So we were already away from the gate when they discovered that one of the bags on board had been mistagged for the people behind me. It didn't belong to anyone on the plane. For security reasons, it needed to be taken off before we could fly. Wonder if this will happen in time for me to make my connection in London to Amsterdam? I only have an hour and a half layover. 

Digger Diplomat
August 23 9:58 pm 
Still waiting on the tarmac. over an hour now.

Not feeling optimistic about my connection.

Digger Diplomat
August 23 10:08 pm
This is taking so long they are reshowing the safety video 

It also took so long they had to top off the fuel!
The pilot says they have been routed a faster route. Any bets on my making my connection?

Digger Diplomat
August 24 5:49 am [10:49 am London time]
Travel day from hell continues. Missed my flight to Copenhagen. The next one leaves in two hours. Then a five hour layover...and there is no Estonian Air rep here to make sure I can get on thay flight


Digger Diplomat
August 24 12:02 pm London time
BA gave me a five pound voucher...that neither covered my lunch nor adequately compensated me for my inconvenience.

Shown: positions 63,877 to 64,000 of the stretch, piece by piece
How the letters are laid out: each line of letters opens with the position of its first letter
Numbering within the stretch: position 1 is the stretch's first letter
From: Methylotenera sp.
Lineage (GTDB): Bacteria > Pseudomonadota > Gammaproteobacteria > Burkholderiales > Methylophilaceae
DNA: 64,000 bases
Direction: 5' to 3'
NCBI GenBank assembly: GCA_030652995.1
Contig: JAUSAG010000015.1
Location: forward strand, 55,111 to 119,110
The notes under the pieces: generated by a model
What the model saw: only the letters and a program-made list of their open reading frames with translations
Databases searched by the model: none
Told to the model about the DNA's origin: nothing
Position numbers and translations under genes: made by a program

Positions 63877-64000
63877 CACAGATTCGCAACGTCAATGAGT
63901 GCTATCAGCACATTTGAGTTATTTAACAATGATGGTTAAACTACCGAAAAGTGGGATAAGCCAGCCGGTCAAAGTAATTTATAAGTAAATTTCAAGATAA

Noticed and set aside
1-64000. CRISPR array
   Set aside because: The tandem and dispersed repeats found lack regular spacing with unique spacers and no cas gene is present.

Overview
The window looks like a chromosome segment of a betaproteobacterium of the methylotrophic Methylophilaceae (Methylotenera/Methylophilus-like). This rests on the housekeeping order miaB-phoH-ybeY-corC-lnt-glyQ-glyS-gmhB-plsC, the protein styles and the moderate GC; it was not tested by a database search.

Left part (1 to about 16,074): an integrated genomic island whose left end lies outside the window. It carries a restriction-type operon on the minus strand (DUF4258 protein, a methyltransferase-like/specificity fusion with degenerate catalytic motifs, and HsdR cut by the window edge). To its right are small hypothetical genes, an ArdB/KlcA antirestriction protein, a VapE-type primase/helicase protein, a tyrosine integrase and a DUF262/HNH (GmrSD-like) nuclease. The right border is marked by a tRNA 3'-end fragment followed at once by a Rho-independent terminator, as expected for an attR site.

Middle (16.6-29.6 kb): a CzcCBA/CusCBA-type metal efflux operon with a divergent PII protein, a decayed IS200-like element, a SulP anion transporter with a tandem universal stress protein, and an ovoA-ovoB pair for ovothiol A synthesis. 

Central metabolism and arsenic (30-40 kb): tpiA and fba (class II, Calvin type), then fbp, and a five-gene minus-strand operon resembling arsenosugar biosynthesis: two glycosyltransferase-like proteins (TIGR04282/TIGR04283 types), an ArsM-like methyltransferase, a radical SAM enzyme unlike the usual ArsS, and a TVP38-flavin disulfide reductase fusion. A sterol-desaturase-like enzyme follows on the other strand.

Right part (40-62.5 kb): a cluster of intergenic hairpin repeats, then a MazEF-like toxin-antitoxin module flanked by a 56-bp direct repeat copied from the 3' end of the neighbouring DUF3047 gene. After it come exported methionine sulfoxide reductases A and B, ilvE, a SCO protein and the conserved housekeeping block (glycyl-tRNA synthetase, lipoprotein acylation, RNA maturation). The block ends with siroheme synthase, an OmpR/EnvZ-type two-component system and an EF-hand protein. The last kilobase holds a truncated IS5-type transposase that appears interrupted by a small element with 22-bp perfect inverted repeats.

I should turn around and go home. At this point, wanting to help my boss has fallen from my motivational list. Only my wife remains...

Digger Diplomat
August 24 5:04 pm Copenhagen time
Made it to Copenhagen. Took some doing to find my ticket to Tallinn. When the agent finally found it, she said I was in business class (which differs from regular class on Estonia Air only by seat location and free alcohol....and I don't drink.) I asked if that meant I could use the business class lounge and she told me to go try. The agent at the lounge, however, said that while I might have a seat IN business class, it isn't coded business class. So she sent me away...now I just have to sit in the hall and wait for four hours.#willthisdayneverend?

More than a tad embarrassing. Seriously? I should turn around and go home. At this point, wanting to help my boss has fallen from my motivational list. Only seeing my wife remains..